www.strobist.blogspot.com, featured an article on food photography this past summer. I had always imagined food photography to be a simple process. However, the steps described in the article revealed an elaborate and complex art form. Shortly afterwards, Strobist announced a challenge, “For this assignment, you should be looking to create a mood -- to make a photo that would look at home on the cover of a high-end food magazine.”
Searching my cupboards for a simple and easy food to prepare, I decided on oatmeal. Old fashioned oatmeal isn’t exotic or challenging to cook. However, I imagined that with some creativity, it too could appear on the cover of a food magazine.
Oatmeal is also one of my favorite foods for breakfast year-round. Topped with a generous amount of brown cane sugar, raisins, and real butter, oatmeal is delicious. Each warm and creamy bite melts in your mouth. I wanted to convey the wholesome warmth, the creamy texture, and sweet flavor.
Thinking for several days about how to present my "masterpiece", I settled on an idea. Imagining a colorful summer outdoor scene, like one that might be found at a rustic restaurant or home patio, a simple bowl of oatmeal would be adorned with delicious toppings and transformed into an awe-inspiring breakfast.
The next morning, I began setting up the photo shoot. First, I began heating some water. While it heated, I pulled out a small round wooden table and set it up outdoors. The summer day’s green tree leaves and grass complemented the light-colored wooden planks of the table.
Gathering two wooden chairs and a beige table mat, I set them outside around the table. I leaned down to the height at which I would photograph the scene and checked how it would look. Something was missing. The scene needed something else to add depth. I decide that a small vase of flowers behind the beige table mat might add interest.
As the water began to boil in the kitchen, I knew that timing was tight. I quickly grabbed an empty clear glass vase and ran into my backyard. Collecting a few yellow and white flowers, I quickly put them into the narrow vase. On my way back through the kitchen, I convinced a family member to help stir the oatmeal. He drove a hard bargain, but I gladly agreed to give him half of the oatmeal after the shoot was over.
After placing the flowers on the table, I looked over my check list. Next on the list, I needed to gather the toppings. Grabbing a bag of raisins, I poured a few onto a white saucer and very carefully crafted their disorderly appearance into a neat mound. Unable to resist the allure of the soft stick raisins, I admittedly snitched several during the mound’s construction. Hoping to add a little variety to the predominantly tan and brown colors of the oatmeal and toppings, I also added a colorful fruit. Though a little ripe and soft, the peach’s brilliant orange and red colors were nearly perfect. After cutting the juicy fruit into small wedges, I carefully arranged them around the rim of the white saucer beneath the bowl.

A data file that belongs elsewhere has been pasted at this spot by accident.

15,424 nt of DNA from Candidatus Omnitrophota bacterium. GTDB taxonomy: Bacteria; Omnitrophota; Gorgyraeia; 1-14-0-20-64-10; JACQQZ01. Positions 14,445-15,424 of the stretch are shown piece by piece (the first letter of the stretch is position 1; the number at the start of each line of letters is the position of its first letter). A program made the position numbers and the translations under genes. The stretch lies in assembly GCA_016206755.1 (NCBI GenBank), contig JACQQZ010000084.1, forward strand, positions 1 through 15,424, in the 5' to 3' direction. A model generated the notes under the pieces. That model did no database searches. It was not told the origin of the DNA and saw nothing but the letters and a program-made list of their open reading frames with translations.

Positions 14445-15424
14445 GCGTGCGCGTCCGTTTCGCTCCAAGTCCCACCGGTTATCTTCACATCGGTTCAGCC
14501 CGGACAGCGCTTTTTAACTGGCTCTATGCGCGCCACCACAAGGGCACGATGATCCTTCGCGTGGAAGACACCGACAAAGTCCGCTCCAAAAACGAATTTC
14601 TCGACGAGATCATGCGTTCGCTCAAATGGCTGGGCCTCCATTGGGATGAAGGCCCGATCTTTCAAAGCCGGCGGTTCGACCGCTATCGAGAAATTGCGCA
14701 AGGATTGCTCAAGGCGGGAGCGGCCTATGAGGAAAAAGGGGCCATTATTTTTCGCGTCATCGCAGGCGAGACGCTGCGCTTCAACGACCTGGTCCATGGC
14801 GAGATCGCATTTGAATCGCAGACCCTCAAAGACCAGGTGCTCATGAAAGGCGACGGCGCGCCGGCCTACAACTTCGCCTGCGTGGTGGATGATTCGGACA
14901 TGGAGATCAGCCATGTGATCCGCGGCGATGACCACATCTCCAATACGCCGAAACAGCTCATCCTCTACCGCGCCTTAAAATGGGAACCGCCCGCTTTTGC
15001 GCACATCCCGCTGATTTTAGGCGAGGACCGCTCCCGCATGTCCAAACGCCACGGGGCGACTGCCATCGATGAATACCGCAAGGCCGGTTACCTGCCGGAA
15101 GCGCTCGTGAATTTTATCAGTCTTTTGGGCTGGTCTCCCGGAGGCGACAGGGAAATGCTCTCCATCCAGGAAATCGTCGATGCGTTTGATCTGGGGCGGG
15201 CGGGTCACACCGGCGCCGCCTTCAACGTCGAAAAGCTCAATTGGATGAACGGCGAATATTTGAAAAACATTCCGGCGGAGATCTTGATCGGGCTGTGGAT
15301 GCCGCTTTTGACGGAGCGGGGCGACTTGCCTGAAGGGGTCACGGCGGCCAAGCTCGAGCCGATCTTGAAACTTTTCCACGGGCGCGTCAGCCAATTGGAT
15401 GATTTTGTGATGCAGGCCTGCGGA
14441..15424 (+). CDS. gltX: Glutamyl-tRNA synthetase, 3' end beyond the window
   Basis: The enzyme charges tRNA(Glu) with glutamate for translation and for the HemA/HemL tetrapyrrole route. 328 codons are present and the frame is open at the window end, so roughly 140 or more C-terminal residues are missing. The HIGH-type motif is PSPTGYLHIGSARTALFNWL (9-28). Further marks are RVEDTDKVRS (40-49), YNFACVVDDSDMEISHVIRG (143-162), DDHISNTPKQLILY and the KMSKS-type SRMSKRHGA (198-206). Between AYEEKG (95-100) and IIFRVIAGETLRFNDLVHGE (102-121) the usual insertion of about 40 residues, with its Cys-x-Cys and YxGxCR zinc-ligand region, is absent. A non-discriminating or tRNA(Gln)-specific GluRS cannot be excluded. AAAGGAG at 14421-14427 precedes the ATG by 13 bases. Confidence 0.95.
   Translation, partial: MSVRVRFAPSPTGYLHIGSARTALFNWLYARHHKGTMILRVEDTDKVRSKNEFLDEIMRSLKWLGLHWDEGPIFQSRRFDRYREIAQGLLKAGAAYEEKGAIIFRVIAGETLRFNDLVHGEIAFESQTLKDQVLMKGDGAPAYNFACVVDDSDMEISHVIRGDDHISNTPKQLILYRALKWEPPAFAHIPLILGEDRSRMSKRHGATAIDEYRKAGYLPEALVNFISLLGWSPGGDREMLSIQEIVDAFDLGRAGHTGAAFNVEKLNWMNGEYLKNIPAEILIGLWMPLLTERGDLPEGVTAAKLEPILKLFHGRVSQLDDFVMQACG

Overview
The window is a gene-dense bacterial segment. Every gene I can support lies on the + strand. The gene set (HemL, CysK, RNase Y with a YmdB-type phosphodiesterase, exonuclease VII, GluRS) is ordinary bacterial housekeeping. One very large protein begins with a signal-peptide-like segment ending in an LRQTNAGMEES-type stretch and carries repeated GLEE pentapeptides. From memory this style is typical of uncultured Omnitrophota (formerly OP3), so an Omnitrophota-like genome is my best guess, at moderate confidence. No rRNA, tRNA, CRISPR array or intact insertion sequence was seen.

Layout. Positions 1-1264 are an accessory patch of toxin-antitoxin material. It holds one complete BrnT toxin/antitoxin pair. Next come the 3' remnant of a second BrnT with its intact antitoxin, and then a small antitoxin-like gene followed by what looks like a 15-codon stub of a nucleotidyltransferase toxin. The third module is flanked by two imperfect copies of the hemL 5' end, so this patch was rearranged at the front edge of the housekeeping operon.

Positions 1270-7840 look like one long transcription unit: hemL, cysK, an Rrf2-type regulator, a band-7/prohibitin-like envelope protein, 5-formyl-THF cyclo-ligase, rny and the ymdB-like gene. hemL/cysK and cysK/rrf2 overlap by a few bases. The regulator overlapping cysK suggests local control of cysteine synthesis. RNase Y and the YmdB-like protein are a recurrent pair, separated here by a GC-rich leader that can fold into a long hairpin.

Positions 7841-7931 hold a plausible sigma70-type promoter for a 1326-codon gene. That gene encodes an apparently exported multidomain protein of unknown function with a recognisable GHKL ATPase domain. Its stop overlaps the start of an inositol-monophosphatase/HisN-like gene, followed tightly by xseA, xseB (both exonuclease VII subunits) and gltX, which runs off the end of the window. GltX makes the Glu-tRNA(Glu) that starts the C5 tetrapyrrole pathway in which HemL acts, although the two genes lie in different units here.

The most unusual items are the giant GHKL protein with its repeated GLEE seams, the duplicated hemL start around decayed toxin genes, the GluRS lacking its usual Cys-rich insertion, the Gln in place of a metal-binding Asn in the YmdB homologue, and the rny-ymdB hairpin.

Back at the stove, stirring swiftly with steam billowing around him, my helper soon informed me that the oatmeal was ready. As the creamy oatmeal was poured into the bowl, I carefully formed its shape into a handsome dome. A handful of brown cane sugar crystals and a few raisins were sprinkled in a ring on the surface. The oatmeal needed to be photographed while it was still moist and hot. However, adding the real butter now could mean that it would melt before its picture was taken. Taking that chance, an extra thick slice of butter was cut and added to the middle before everything was hurried outside.
Outdoors, the beige place mat was positioned on the table so that the sun shown directly behind it. The low morning sunlight gave it a three dimensional appearance by bringing out the textures of the raisins and oatmeal. However, at the same time, this created a dark shadow in front of the bowl and saucer. All the beautiful bright red and orange color of the peach wedges was lost in shade. To balance the lighting without losing the texture and detail of the food, additional lighting was needed.
The best way to provide extra light was with a small battery-powered camera flash set to the side. Not wanting to hold the flash the entire time, I mounted it on a tripod. I also connected it to a wireless trigger so that I would not have to reach over to manually fire it each time. Next, I took several test pictures and fine tuned the flash’s position until the bowl and saucer were evenly lit on the left side. The right side of the bowl and saucer, however, still needed a little extra light. Unfortunately, I did not have another flash to use. Remembering how well paper reflects light, I quickly grabbed a piece of poster board. Using the bright white poster board as a less powerful light source, the large sheet was taped to a chair on the right side of the table. I carefully angled the chair and sheet of poster board until it reflected some sunshine into the shadows on the right. I was almost ready to take pictures.
Later that morning, after the photo shoot was over, my helper and I enjoyed our special breakfast. The melted butter had made a shiny glaze over the top of the creamy oatmeal. Everything tasted as good as it looked.
During the process, I learned a new appreciation for food photography. Food photography involves more than just regular food and more than just a spontaneous snapshot. Every time I see a photo of food, I think of what went into making it. These images, like my own, no doubt took creativity, planning, and timing to succeed.
I have been delighted to sell a few images from the “Oatmeal” series on Dreamstime and other photo sites. Who knows, perhaps these images really will grace the pages of a food magazine someday. Even if they don't, I certainly enjoyed making them.